On the plus side, Office 2013 includes direct links to SkyDrive throughout -- you can easily open any document that's on SkyDrive from inside any Office application; likewise, you can easily save any document to SkyDrive. But only OneNote has an automated sync feature; Microsoft hasn't taken the next step of ensuring that all Office applications automatically sync the latest version of your documents to every device you use.
Files don't automatically get saved to SkyDrive from your local PC; you have to remember to save them there. Let's say, for example, that you're at your office and you create a document and save it locally, but not to SkyDrive. That document is available only on your local PC, so if you're on another computer, you won't be able to open the document.
Consider this more troublesome scenario: You save the document on your local computer and decide that you might want to work on it elsewhere, so you also save it to SkyDrive. At some point later, you work on it from another computer, accessing it from SkyDrive and saving it to SkyDrive. Then you go back to your original computer, but you forget that you last worked on the document on SkyDrive, so you open up the local copy. You make local changes, which means that you now have two different versions of the same document, one on SkyDrive and one on your local PC.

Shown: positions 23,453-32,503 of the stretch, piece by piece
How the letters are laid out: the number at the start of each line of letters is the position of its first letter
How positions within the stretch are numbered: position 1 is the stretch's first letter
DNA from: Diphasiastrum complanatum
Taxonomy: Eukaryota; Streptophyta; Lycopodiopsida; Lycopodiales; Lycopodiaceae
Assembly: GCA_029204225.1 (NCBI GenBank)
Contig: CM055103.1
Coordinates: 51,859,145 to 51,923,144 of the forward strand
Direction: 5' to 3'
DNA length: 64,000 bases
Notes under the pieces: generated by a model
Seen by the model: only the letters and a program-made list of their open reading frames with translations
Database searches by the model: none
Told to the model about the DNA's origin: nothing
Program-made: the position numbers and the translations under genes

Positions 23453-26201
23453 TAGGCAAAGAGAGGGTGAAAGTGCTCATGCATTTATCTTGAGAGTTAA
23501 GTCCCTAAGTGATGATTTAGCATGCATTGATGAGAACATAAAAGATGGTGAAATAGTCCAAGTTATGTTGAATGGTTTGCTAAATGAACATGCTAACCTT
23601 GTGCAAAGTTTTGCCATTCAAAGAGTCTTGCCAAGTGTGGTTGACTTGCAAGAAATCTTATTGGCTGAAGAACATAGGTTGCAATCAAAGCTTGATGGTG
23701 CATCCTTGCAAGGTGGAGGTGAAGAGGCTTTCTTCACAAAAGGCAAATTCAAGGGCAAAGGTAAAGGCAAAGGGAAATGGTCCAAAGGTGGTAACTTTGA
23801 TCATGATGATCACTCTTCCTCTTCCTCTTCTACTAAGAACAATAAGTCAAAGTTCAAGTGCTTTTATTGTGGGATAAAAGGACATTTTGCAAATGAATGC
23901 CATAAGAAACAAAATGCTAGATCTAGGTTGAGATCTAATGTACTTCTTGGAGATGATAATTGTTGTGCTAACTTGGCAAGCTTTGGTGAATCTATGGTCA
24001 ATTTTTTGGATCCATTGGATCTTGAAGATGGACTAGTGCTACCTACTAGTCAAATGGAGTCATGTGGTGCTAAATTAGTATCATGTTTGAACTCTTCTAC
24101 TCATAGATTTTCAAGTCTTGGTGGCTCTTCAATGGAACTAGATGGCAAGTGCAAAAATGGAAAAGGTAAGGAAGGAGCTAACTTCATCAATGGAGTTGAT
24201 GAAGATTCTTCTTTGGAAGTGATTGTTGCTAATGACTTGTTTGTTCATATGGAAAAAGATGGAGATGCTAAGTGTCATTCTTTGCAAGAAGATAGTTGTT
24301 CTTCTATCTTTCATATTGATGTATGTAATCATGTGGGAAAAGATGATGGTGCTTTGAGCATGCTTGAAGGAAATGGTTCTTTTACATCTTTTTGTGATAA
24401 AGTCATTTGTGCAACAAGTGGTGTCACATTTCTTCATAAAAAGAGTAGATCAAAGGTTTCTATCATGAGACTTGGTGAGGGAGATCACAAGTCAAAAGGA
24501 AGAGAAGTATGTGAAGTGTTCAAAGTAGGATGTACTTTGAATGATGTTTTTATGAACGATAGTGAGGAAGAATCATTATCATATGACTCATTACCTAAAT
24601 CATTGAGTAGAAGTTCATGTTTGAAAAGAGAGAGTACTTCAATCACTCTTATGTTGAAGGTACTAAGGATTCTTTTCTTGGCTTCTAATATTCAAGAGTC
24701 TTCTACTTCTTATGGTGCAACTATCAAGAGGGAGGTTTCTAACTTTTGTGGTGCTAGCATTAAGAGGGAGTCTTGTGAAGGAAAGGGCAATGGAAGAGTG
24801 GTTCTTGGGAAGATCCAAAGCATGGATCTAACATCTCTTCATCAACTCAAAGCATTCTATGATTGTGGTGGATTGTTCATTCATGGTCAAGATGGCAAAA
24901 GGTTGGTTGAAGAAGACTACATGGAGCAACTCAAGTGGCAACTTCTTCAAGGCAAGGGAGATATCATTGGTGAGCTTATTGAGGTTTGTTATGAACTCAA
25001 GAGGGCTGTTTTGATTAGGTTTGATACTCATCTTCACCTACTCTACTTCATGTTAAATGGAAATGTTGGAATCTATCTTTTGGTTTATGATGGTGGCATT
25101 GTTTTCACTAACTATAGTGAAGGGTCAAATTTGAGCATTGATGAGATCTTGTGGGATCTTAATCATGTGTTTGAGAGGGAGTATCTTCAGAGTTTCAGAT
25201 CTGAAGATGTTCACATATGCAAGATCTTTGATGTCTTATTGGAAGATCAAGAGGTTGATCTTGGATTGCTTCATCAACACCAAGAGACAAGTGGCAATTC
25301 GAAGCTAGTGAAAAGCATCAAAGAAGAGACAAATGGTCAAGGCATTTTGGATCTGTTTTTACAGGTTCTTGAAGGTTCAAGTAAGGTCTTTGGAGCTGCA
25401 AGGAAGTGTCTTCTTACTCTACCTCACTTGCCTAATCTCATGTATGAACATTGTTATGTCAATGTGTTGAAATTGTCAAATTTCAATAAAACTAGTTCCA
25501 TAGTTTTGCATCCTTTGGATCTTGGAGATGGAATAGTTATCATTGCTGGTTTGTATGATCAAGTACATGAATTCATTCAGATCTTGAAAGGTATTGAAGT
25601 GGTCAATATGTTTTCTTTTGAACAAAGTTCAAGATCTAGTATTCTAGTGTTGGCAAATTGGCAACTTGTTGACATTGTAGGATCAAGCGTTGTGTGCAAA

What makes this confusion all the more surprising is that Microsoft has an easy solution at hand: a SkyDrive client app, which can be installed on Windows devices and Macs, as well as on Windows Phone, iOS and Android devices. With the SkyDrive app, all documents in local and Web-based SkyDrive folders automatically sync to the cloud and to other devices. When you make a change on a local PC, the file automatically syncs to SkyDrive in the cloud, and from there to all your other devices. You're always working with the latest version of your document, no matter where you made the change.
Microsoft only had to include the SkyDrive app in Office 2103 to enable this feature. But for some reason, it hasn't done that. It currently appears as if the SkyDrive app won't be included in the shipping version of Office 2013, although that may change between now and then. There is a simple workaround, though: Install it manually yourself.
Other global Office changes
Office has also been touch-enabled so that it's usable on a tablet -- surprisingly usable, in fact. Navigation using touch is simple, although you'll need to turn on the Ribbon in many cases to perform tasks by tapping the appropriate command. Office is also smart enough to know when you're in an area that requires text input, and pops up an on-screen keyboard at the appropriate times.